FeliniusRex is right, the best terms to use relate to the verb stick: the relevant meaning is intransitive, and for intransitive words the participles have different meanings to those for transitive verbs.
We generally use the past participle about things that got into a particular state in the past, and is still in that state. We use the present participle about a state that exists intermittently, or that exists now but hasn't always been that way and might not stay that way.
If something won't move at all, we therefore use the past participle.
the latch is stuck.
If something moves with difficulty, or sometimes it moves and sometimes it doesn't, we can use the present tense, with some frequency qualifier:
The latch sometimes sticks.
Alternatively, we can use the present participle:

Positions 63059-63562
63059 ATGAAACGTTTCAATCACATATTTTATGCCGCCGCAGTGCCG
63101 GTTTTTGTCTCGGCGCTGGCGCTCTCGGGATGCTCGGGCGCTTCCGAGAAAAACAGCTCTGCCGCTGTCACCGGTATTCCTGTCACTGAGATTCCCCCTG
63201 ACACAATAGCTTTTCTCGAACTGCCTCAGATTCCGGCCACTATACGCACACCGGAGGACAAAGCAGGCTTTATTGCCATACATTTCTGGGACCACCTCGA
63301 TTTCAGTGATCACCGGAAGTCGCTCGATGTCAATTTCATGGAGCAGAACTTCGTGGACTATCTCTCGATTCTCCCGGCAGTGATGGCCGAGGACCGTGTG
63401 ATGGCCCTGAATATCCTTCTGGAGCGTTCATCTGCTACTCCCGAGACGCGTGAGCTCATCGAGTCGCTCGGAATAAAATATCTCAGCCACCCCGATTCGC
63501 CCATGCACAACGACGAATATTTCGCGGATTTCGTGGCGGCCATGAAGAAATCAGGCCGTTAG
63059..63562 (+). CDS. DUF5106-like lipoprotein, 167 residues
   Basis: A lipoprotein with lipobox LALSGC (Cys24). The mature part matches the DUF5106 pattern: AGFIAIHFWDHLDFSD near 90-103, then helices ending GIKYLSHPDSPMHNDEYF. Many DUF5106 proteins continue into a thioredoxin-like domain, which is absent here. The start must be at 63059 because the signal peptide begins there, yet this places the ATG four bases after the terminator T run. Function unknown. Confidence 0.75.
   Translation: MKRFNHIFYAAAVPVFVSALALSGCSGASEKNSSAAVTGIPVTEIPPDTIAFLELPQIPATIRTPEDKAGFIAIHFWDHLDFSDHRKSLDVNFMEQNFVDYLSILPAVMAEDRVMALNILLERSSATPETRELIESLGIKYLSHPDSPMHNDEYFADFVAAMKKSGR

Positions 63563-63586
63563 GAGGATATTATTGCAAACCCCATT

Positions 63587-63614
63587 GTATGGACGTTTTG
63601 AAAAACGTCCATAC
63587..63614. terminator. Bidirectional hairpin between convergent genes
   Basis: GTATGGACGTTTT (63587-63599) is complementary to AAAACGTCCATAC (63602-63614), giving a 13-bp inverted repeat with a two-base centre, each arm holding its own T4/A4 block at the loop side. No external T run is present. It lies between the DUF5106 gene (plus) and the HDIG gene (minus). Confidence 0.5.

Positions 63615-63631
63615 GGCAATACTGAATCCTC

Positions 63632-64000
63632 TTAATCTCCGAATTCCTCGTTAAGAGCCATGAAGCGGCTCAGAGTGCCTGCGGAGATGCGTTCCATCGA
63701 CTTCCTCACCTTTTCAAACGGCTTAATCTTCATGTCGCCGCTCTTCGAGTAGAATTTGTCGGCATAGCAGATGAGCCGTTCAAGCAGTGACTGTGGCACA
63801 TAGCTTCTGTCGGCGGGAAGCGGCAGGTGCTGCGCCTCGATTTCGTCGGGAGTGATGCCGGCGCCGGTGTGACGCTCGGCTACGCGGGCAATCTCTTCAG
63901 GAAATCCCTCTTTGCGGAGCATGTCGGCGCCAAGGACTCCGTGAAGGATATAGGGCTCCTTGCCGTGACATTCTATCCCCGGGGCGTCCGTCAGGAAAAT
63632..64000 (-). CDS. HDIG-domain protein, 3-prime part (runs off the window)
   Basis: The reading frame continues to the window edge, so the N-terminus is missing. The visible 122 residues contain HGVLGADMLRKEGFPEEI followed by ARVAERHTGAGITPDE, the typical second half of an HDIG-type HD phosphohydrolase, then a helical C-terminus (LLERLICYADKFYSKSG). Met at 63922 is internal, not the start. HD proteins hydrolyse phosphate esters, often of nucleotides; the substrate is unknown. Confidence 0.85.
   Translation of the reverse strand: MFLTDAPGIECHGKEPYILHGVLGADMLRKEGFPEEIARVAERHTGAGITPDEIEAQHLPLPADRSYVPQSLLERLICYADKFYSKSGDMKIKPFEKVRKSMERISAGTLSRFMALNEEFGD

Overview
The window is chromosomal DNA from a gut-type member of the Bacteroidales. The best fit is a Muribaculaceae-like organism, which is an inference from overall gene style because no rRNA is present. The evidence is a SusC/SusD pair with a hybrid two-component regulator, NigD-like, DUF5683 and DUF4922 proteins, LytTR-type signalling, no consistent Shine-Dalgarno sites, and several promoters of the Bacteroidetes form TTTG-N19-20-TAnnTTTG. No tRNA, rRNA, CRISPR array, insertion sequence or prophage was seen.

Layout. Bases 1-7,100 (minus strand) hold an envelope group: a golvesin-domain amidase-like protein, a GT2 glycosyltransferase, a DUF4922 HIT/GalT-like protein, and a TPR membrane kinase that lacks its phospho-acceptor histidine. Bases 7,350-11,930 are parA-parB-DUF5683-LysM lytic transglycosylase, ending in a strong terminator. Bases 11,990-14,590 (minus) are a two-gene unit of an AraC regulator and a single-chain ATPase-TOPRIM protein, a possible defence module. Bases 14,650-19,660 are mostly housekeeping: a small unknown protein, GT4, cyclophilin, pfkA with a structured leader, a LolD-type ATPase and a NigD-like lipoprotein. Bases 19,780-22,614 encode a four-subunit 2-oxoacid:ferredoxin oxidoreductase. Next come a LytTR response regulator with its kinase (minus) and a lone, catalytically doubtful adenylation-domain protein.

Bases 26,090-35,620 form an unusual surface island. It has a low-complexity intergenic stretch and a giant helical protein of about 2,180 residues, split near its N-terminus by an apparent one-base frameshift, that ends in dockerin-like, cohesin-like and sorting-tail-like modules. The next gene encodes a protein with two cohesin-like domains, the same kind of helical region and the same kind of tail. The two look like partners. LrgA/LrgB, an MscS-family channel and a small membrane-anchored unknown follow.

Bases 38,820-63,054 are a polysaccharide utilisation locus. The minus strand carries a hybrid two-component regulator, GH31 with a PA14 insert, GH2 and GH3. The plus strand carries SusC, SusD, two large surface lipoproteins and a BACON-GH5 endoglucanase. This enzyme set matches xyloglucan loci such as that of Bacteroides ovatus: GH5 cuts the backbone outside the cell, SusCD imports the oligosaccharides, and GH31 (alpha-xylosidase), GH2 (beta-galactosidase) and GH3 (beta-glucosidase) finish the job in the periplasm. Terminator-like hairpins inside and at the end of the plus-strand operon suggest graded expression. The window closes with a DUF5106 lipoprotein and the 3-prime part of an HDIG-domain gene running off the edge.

The latch is sticking.
Here is an example that uses both the participle and present simple in relation to a harpsichord key that intermittently sticks:
Be sure that it is the key, rather than the jack, that is sticking. Use the test described in the last chapter: remove the jacks that are operated by the sticking key and try the key again. If the key still sticks, that is indeed where the problem is. - The Harpsichord owner's guide - Edward L. Kottick